All posts tagged: Thriller

Hanover House – Brenda Novak

Merely calling ”Hanover House” a prequel, doesn’t do it justice; it is a CLIFFHANGER! (note the capitalization). The added cruelty is that “Her Darkest Nightmare” (The first book in the Hanover House Chronicles) is set for publication in September 2016 – that is an eternity in reader-years! Get ready, readers, to be excited by the fast-paced, action-packed thriller, that will leave chills down your back. Brenda Novak keeps the suspense high even though, we also follow the point-of-view of Jasper, a psychopath with a horrific plan for Evelyn. Evelyn was Jasper’s high school sweetheart and the one that got away – when he kidnapped and tortured three other girls. Evelyn is still marked by the trauma, but has chosen a career as a psychiatrist to understand what makes a psychopath. She is embarking on a new endeavor, founding Hanover House in a small town in Alaska. Hanover House will house 200 the most malicious mankind has to offer and not everyone is happy about it. One of those is the local trooper Amarok, who despite …

The Executioner – Chris Carter

  Chris Carter has done it again: another exquisite, horrific thriller that left me up all night. I was unable to go to sleep in fear of nightmares and I wanted to read a few more chapters. Chris Carter deserves to be mentioned in the line-up of the great thriller writers. The plot of “The Executioner” is excellent! The killer knows what his victims fear most: decapitation, fire, needles and uses that knowledge to torture and murder them in the most unimaginable gruesome ways. That unimaginable gruesomeness is a main feature in “The Executioner”. Hardened by reading thrillers, and studying criminal case law, the gruesomeness still chilled me to the bone due to its originality. I am in awe of Carter’s imagination and pretty scared of it. The twists and turns of the novel are finely woven into the plot, so there are no obvious red herrings here. An informant with ESP plays an important part, without making the plot unrealistic, as does a second killer with his own agenda and bullying. These facets give …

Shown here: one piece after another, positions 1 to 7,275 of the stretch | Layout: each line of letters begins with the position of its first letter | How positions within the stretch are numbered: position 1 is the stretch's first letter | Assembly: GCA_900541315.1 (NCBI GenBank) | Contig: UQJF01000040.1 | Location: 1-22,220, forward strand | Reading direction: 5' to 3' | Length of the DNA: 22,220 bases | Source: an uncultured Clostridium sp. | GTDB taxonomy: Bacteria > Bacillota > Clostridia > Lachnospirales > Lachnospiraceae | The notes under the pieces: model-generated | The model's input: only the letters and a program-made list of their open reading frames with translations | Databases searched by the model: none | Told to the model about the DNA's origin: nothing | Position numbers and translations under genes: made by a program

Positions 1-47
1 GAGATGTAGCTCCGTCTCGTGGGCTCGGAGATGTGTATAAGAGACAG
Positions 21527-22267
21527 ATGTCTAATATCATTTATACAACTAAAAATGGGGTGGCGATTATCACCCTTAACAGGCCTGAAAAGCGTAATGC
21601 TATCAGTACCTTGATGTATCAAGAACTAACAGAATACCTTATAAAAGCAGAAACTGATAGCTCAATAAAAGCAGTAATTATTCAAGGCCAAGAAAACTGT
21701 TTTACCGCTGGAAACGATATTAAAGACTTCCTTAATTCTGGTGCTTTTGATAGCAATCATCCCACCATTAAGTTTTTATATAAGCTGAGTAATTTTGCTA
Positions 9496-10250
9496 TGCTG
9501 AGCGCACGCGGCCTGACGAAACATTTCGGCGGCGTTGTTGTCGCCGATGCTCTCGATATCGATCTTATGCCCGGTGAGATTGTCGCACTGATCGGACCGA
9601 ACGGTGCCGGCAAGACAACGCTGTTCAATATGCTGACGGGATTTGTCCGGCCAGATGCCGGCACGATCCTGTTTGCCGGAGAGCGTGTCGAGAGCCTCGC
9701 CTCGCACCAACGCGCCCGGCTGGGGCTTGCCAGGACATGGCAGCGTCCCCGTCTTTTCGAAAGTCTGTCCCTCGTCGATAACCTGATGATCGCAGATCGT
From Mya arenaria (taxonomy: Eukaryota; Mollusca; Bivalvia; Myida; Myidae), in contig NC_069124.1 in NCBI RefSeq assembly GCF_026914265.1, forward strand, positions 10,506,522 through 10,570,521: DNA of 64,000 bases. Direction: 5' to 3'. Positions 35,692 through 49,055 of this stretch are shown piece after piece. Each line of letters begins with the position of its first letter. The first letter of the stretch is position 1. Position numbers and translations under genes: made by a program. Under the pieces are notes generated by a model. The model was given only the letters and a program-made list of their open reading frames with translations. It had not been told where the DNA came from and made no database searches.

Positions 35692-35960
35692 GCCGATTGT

Dissolution – C. J. Sansom

Dissolution is one of those immaculate novels where the reader is immersed in history, not that history is a heavy cloak, but where the author brings a period in time to life and the pages are saturated in historical details which makes the time period in question even more vivid. C. J. Sansom works magic in Dissolution. I could actually feel the stigma of being a hunchback, as the main character is, feel the mud of a cold November road cling to my shoes, and feel the warmth of a well-stoked fire in an otherwise stone cold room. The relevant time-period is 1537 and for once, the plot line is not Henry VIII and his capricious love affairs, leaving many a wife dead. Henry has proclaimed himself Supreme Head of the Church, and Thomas Cromwell implements new laws and the following terrorizing regime of trails both swiftly and without compromise. One order of business is ensuring the obedience of the monasteries and the building of wealth through the monasteries’ concession to the crown. A commissioner …

The Shining Girls – Lauren Beukes

I half expected “The Shining Girls” to be one of those entertaining, if somewhat shallow, stories with a supernatural twist that resembles a piece of chocolate: wonderful while it lasts, but without staying power. I was in for a pleasant – well actually unpleasant – surprise. “The Shining Girls” is a grim story centered around Harper (male) and Kirby (female), who are both stalking someone – each other. As a child, Kirby was visited by a stranger, who walked up to her and gave her a plastic horse and a promise that he will be back. He comes back – to kill her in a gruesome, particular scene that left me unable to sleep afterwards. As an adult, Kirby attaches herself to a former crime journalist in order to find her killer and she is propelled down a road that does not make sense. Harper is a drifter through time in search of his shining girls. He visits them when they are most innocent and then comes back to kill them. He is connected to …

Crucifix Killer – Chris Carter

Stephen King writes in his brilliant “On Writing” that description begins in the writer’s imagination, but should finish in the reader’s. Chris Carter is an expert in that balance between description or revealing too much of the plot and letting the reader finish the movie in his or her mind. The chronological starting point of “Crucifix Killer” is a horrific murder that literally makes your skin crawl and it is written with perfection. Pretty much all thriller/crime novels can be summed up as follows: crime – hero tries to catch the criminal – resolution. In my experience, many novels end up with a crime, a lot of running about, and a resolution that either is no surprise at all or is an absurd surprise resembling “the green martian did it”. “Crucifix Killer” deftly navigates all three parts of the novel and Chris Carter has crafted an intricate story with a strong psychological platform. The main character is Robert Hunter, homicide detective, alcoholic, and criminology scholar. He is well-rounded, but has a tad of that too-good-to-be-true …